I’ll talk more about my thoughts on the two boys when I write my post about the second book since we technically don’t even know Zach exists yet here.

I love me some easy breezy reads. No shame, no guilty pleasures. I’m reading whatever I want.


I’ve been half-heartedly reading the Vampire Academy series for ~2 years now. I like it… sort of. It’s a bit odd. The world is interesting, though, and I’m attracted to the best friendship between Rose & Lissa.

I apparently already finished Frostbite, which I found out when I skimmed the entire book again. Oh well.

Let’s see, some thoughts:

  • I don’t like Rose and Dimitri together. I think it’s inappropriate and not romantic at all. Maybe this is just the adult in me.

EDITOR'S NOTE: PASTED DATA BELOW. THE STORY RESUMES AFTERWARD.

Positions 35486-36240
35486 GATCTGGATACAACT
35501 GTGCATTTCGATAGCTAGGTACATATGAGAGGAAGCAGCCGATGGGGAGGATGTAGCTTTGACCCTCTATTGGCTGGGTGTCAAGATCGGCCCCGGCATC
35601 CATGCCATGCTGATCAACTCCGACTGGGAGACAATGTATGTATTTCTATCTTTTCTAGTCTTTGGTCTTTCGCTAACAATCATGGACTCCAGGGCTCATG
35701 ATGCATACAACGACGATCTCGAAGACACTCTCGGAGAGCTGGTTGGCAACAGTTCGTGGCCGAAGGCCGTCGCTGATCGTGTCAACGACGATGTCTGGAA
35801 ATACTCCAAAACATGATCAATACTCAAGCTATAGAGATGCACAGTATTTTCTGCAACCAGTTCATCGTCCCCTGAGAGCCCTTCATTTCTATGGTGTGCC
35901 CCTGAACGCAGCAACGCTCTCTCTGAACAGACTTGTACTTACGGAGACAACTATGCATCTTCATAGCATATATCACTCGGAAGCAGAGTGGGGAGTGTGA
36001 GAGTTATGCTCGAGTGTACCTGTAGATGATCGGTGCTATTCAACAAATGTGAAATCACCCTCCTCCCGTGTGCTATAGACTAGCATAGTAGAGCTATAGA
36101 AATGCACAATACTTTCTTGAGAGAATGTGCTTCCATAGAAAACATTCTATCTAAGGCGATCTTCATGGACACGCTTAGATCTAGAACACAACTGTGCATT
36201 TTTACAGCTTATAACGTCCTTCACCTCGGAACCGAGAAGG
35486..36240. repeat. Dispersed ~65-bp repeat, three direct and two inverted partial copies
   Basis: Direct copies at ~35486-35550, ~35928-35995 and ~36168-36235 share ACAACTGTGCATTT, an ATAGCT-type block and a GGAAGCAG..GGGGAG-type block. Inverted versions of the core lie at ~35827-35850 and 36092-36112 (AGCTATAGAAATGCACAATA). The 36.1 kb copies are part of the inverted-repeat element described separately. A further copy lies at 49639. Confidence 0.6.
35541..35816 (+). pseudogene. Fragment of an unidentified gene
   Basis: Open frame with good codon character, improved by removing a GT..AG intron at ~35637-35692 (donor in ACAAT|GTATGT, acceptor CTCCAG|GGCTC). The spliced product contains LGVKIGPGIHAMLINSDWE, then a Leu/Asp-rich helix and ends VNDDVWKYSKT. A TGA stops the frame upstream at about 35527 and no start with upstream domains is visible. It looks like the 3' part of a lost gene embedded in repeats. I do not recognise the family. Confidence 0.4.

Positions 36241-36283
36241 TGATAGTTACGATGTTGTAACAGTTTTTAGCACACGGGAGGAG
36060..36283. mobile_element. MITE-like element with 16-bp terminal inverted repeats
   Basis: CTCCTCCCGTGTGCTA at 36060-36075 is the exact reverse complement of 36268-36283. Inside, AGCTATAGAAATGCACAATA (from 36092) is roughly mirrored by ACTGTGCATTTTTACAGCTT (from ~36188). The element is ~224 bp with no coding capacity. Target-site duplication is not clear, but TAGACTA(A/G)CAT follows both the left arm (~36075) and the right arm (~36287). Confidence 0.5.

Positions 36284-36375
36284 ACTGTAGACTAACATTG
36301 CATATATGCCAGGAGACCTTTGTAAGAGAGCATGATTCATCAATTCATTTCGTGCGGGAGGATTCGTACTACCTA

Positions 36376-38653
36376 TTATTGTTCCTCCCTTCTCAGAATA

• I love Adrian. I love that someone finally knows about Rose and Dimitri’s relationship and finds it as inappropriate as I do. I want this love triangle to ramp up.
  • Lissa feels more and more like a side character.
  • I’m excited to see the pettiness of high school drama / the beef with Mia turning a new leaf.
  • Christian is a great complement to Rose.
  • I’m …hmm about Mason leaving. I never really cared for him, but I did really expect him and Mia to date.
  • I still find Rose to be an extremely likable and relatable protagonist compared to a goody-goody like Lissa. Rose is a badass and hot and smart and she knows all of that. I’m here for confident, but complicated protagonists.